> > > converts unsigned to unsigned int..
    > > >
    > > > I see the same error even if I put "int" after unsigned

    > >
    > > Please provide context. See <http://cfaj.freeshell.org/google/>. This
    > > one <http://clc-wiki.net/wiki/Introduction_to_comp.lang.c> is also
    > > useful.
    > >
    > > As others have pointed out, `unsigned` is exactly the same as `unsigned
    > > int`. There's no error on your part there. Your problem is using
    > > non-constant initialisers for your variables. I'd recommend re-writing
    > > your code to avoid this. Consider moving such stuff into a function.
    > >

    >
    > thanks for all the replies.. since I am working on a embedded system, i
    > really don't like putting in a function for initialization, as it is
    > take up code memory.. I have only posted an example of the problem, i
    > have dozen or more of these initilization "macros' in the code..
    >
    > I find it difficult to understand why the compiler/linker cant do this
    > initialization, as these are really not "non-constant" but fixed
    > initializers that are resolved at compile time.. also if the "+"
    > operator works why not "&".


    Because as you said originally, the array address is a symbol at compile
    time, so address-based initializers have to be resolved in the linker.

    The linker is language-independent, it doesn't know C, it can't evaluate C
    expressions according to C rules. It can add offsets to addresses. So, in
    C, there are different kinds of constant expression. An arithmetic constant
    expression is computed in the compiler, it can do most kinds of operations,
    but the operands have to be available to the compiler as numbers. An
    address constant can be computed in the linker, can have an address as an
    operand, but all you can do with it is add a constant offset.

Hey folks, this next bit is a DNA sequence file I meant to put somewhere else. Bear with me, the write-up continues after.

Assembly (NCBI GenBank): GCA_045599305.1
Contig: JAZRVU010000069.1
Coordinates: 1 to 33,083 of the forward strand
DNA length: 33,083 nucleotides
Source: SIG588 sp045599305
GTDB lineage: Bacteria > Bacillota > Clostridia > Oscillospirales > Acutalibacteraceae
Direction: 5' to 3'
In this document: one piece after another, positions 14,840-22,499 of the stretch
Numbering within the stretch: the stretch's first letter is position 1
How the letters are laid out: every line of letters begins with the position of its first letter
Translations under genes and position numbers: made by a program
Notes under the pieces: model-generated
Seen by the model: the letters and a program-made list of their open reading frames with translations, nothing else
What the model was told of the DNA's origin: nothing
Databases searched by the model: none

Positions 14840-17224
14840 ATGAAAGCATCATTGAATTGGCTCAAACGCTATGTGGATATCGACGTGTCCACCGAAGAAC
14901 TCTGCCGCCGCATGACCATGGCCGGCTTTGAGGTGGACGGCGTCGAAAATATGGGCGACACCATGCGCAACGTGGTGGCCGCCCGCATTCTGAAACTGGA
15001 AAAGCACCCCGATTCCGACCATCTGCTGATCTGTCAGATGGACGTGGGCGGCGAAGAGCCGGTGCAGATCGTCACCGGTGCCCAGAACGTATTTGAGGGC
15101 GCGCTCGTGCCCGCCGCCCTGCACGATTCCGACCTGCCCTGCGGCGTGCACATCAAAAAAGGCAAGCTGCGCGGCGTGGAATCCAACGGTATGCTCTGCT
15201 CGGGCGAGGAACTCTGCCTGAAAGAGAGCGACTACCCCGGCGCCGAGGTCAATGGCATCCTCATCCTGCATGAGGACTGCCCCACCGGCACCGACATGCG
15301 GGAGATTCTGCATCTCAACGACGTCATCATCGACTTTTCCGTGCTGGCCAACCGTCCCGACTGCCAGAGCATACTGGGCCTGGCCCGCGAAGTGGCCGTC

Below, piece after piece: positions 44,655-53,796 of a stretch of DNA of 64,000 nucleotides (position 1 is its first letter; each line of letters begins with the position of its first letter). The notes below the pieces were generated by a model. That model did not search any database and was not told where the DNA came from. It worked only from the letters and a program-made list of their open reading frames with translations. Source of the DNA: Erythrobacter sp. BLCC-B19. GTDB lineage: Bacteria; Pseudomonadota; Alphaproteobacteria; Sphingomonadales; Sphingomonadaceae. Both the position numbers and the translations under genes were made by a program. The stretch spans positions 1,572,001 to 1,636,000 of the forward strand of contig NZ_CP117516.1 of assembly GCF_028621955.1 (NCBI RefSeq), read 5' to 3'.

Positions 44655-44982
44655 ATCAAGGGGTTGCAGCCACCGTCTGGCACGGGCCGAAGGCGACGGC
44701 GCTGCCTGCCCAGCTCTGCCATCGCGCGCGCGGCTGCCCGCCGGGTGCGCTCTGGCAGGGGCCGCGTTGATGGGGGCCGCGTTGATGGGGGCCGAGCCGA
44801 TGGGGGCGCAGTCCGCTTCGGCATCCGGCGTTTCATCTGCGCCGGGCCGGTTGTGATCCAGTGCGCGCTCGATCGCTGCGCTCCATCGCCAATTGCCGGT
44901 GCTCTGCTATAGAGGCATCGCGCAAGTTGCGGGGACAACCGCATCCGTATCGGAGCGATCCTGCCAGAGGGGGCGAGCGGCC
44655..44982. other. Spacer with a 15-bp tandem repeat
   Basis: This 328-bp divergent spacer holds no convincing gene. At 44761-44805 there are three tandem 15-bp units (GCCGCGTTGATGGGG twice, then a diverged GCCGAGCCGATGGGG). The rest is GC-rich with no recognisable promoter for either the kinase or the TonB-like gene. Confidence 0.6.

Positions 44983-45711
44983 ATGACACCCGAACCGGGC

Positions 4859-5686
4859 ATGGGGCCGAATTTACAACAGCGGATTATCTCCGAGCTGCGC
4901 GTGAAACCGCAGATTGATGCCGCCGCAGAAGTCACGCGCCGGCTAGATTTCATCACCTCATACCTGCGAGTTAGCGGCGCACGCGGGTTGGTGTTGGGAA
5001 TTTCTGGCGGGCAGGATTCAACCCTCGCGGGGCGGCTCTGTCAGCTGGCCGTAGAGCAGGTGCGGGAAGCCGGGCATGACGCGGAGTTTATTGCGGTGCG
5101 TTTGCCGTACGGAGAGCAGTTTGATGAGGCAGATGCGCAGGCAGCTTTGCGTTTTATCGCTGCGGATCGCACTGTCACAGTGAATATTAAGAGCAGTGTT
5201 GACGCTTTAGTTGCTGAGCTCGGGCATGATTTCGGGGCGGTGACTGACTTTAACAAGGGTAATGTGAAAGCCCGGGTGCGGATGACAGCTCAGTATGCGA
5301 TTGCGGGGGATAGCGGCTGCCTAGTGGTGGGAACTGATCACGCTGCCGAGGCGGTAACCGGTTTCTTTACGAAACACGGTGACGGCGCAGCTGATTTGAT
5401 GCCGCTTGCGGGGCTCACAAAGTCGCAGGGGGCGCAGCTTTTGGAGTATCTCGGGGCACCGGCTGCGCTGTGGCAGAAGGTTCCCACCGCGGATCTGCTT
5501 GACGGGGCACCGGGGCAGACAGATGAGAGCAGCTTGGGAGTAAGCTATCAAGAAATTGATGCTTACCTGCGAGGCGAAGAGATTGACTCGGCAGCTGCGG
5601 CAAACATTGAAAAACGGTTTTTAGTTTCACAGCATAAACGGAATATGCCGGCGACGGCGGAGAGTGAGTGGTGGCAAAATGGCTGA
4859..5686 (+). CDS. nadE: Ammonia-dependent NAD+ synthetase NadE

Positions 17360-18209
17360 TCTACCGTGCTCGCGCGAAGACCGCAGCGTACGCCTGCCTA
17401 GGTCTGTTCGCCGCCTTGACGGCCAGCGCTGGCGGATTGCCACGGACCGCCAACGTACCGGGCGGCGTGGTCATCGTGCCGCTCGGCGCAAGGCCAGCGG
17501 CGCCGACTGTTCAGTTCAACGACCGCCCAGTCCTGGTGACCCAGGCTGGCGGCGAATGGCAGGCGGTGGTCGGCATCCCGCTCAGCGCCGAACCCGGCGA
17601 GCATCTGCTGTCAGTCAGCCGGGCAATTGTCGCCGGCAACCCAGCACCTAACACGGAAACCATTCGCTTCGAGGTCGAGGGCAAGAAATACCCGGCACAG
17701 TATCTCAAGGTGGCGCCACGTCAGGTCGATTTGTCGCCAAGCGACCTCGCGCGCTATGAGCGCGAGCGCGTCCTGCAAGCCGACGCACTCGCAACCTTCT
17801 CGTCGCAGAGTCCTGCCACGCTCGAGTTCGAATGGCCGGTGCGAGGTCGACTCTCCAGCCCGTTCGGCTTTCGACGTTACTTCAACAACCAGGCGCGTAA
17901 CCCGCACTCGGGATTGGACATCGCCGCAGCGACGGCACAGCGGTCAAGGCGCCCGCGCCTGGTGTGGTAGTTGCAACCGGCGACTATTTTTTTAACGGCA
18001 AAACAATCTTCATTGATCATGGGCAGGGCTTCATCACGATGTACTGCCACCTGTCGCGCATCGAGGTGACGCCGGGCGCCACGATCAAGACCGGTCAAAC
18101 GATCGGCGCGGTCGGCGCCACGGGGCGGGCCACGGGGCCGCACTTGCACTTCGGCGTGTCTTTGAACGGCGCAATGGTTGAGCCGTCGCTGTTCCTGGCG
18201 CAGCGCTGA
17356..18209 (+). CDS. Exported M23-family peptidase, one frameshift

Casting a pointer to an integer type isn't supported by the standard in any
    type of static initializer. Your compilers let you get away with it only
    when the expression is similar to a legal address constant and they can
    compile it into something linkable.

    --
    RSH
    Robin Haigh, Mar 17, 2006
    #10
  11. On 14 Mar 2006 19:13:45 -0800, "PB" <> wrote:

    > Hi !
    >
    > I have the following code, which I am using in an Embedded systems,
    > c-compiler.. However I see the same problem with GCC too..
    >
    > I need the last 10 bits of an address pointer, which is completly know
    > at link time, but will be symbols at the compile time. I used the


    Right. In general this is and only can be determined at link time.

    > following code for this initalization..
    > uint32 data_ptr_mask = ((uint32) data) & 0x3ff;
    >
    > for illustration purpose, I have also included
    > uint32 data_ptr_off = ((uint32 ) data) +0x3ff;
    >
    > When I compile this code (see the example routine below) I get the
    > following error with gcc
    > "error: expression must have a constant value"
    >
    > Can somebody tell me why the bit operators, "*" and "/" don't work
    > while "+" and "-" do.
    >

    Because 6.6p7 allows "an address constant for an object type plus or
    minus an integer constant" <OT> in turn because linkers traditionally
    support that but not portably other operations like your bitwise. </>
    (Actually what you wrote isn't strictly an address constant but rather
    the conversion of an address constant; however, on most systems,
    including the ones gcc supports, this is effectively an identity.)

    <OT> Depending on your linker, you may be able to cause (all or
    specific) data to aligned at a 10-bit boundary, or even placed at a
    fixed location; in either case the offset is known in advance and you
    can compile it as a constant. </> Otherwise you'll have to do this
    computation at run time, probably early in your initialization code.

    - David.Thompson1 at worldnet.att.net
    Dave Thompson, Mar 27, 2006
    #11